Originally Posted by Don Landis
All reports (except yours) indicate that Comcast, Verizon and now AT&T are being paid additional money from Netflix for a direct connect to their servers in exchange for not throttling back the delivery speed. ...
As far as Open Connect is concerned, I have always had the impression that this was a temporary measure for Netflix to get around the disagreements it had with the ISP's so it could move forward with it's plans to offer higher bandwidth video such as 4K and 3D. I never considered it a permanent approach. I never got the idea that Netflix wanted to compete with the ISP's ....
I believe there is a fundamental lack of understanding of Internet here. Let's start with some basic definitions to get the baseline understanding.
- these are Netflix, CNN, etc. of the world. The content providers store their programs in Content Distribution Networks (CDNs).
- think of these as warehouses that store "boxes" of programs from various content providers. These are Akamai, Limelight, etc. Amazon also runs CDN. ISPs would transport the contents from CDN to its subscribers.
- think of these as "transportation" companies. Many ISPs would be connected to CDNs.
I am not going to get into backbone, peering, etc.
What was happening before was that Netflix would pay CDN to store and convey its contents. CDN would, in turn, pay ISPs for transit. The problem was as Netflix grew in popularity, it outgrew the bandwidth that was allocated or that it contracted for, causing slowdowns. Think of rush hour where many cars jammed into 2-lane highway. Now Netflix could have paid CDN which, in turn, would have contracted with ISPs for larger bandwidth, i.e. 4-lane highway.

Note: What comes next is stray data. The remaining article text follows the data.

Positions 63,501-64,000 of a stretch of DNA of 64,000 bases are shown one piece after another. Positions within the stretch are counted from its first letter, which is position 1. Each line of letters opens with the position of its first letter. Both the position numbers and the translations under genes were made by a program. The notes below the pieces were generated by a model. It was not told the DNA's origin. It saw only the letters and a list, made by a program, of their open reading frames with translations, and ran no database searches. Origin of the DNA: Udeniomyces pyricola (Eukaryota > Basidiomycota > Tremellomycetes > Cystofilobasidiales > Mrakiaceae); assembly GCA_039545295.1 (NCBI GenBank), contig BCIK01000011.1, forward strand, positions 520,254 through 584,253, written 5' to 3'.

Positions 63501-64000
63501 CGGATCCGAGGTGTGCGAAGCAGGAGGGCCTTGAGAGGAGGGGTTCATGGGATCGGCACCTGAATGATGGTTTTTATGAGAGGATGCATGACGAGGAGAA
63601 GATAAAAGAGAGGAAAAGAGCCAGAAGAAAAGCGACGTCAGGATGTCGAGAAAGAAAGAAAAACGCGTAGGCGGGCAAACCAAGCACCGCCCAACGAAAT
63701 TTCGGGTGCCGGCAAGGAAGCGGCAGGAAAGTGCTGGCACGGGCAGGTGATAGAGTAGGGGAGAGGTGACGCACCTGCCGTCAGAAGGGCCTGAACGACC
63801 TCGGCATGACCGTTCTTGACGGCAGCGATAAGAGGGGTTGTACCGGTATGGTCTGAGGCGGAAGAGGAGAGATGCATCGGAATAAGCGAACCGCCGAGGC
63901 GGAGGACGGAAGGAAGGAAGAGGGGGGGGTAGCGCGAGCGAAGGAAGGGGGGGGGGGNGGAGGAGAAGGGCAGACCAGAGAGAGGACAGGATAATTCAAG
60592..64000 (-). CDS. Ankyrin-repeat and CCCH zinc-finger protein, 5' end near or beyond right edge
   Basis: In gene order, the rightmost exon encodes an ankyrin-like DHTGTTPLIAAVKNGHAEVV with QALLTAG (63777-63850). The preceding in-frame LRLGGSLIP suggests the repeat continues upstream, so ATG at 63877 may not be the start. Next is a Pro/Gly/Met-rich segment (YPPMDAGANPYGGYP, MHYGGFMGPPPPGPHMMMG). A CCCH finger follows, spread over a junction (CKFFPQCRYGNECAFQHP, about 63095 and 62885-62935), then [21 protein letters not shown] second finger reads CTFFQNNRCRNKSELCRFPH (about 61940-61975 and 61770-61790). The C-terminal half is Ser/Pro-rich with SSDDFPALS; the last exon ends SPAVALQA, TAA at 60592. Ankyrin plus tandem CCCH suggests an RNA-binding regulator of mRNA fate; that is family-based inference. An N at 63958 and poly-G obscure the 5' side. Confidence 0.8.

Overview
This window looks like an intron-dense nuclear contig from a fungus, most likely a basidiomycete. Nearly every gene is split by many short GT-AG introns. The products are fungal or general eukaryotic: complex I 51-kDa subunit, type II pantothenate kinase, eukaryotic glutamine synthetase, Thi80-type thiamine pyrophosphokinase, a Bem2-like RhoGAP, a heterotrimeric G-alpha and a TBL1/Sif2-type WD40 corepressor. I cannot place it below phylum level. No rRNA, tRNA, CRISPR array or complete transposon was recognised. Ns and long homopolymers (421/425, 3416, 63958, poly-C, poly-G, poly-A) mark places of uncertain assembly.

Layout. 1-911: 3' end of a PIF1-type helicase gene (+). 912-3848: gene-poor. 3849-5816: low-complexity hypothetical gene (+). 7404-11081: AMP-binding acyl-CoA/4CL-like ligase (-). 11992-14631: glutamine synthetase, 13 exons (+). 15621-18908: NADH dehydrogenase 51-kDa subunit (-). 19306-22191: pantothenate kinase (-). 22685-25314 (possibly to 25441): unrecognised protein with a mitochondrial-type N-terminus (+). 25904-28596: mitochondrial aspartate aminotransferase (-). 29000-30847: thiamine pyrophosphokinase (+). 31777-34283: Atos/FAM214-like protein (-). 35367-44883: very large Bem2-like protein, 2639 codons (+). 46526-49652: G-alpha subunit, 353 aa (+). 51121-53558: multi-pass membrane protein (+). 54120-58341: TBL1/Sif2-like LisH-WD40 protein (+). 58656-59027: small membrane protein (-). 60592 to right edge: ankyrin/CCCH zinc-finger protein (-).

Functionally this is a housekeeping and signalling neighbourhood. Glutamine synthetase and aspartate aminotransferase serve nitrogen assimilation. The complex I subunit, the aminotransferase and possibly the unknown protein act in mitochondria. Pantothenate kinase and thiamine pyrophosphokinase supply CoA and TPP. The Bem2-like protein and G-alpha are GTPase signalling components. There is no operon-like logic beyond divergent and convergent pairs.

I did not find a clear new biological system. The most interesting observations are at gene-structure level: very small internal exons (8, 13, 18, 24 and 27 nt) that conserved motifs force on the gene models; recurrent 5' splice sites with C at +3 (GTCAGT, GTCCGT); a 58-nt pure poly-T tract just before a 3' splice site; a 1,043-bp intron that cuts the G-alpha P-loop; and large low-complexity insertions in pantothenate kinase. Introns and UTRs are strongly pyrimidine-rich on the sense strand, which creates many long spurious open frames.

Instead, Netflix chose to build up and run their own CDN, Open Connect, and directly negotiate bandwidth with ISPs - thereby cutting out the middle man, commercial third-party CDNs. This is where the general misconception of Netflix paying ISPs arises. Yes, Netflix is paying ISPs but Netflix always have done so albeit indirectly via CDNs. This is not new nor outrageous. All content providers pay ISPs either directly or indirectly for transit.
Now for Open Connect to work out financially, the cost of building and running Open Connect plus transit cost have to be less than what Netflix has been paying the third-party CDNs. There is no reason and doesn't make any sense for Netflix to engage in PR
battles with ISPs to take on Open Connect if it's going to cost more. Costing less for Netflix means making less for ISPs (most likely). We won't know for sure until we compare the financials and somehow derive the bandwidth cost per subscriber.
If you won't take my word for it, check out http://blog.streamingmedia.com/
. Dan Rayburn is an industry insider that you're so fond of.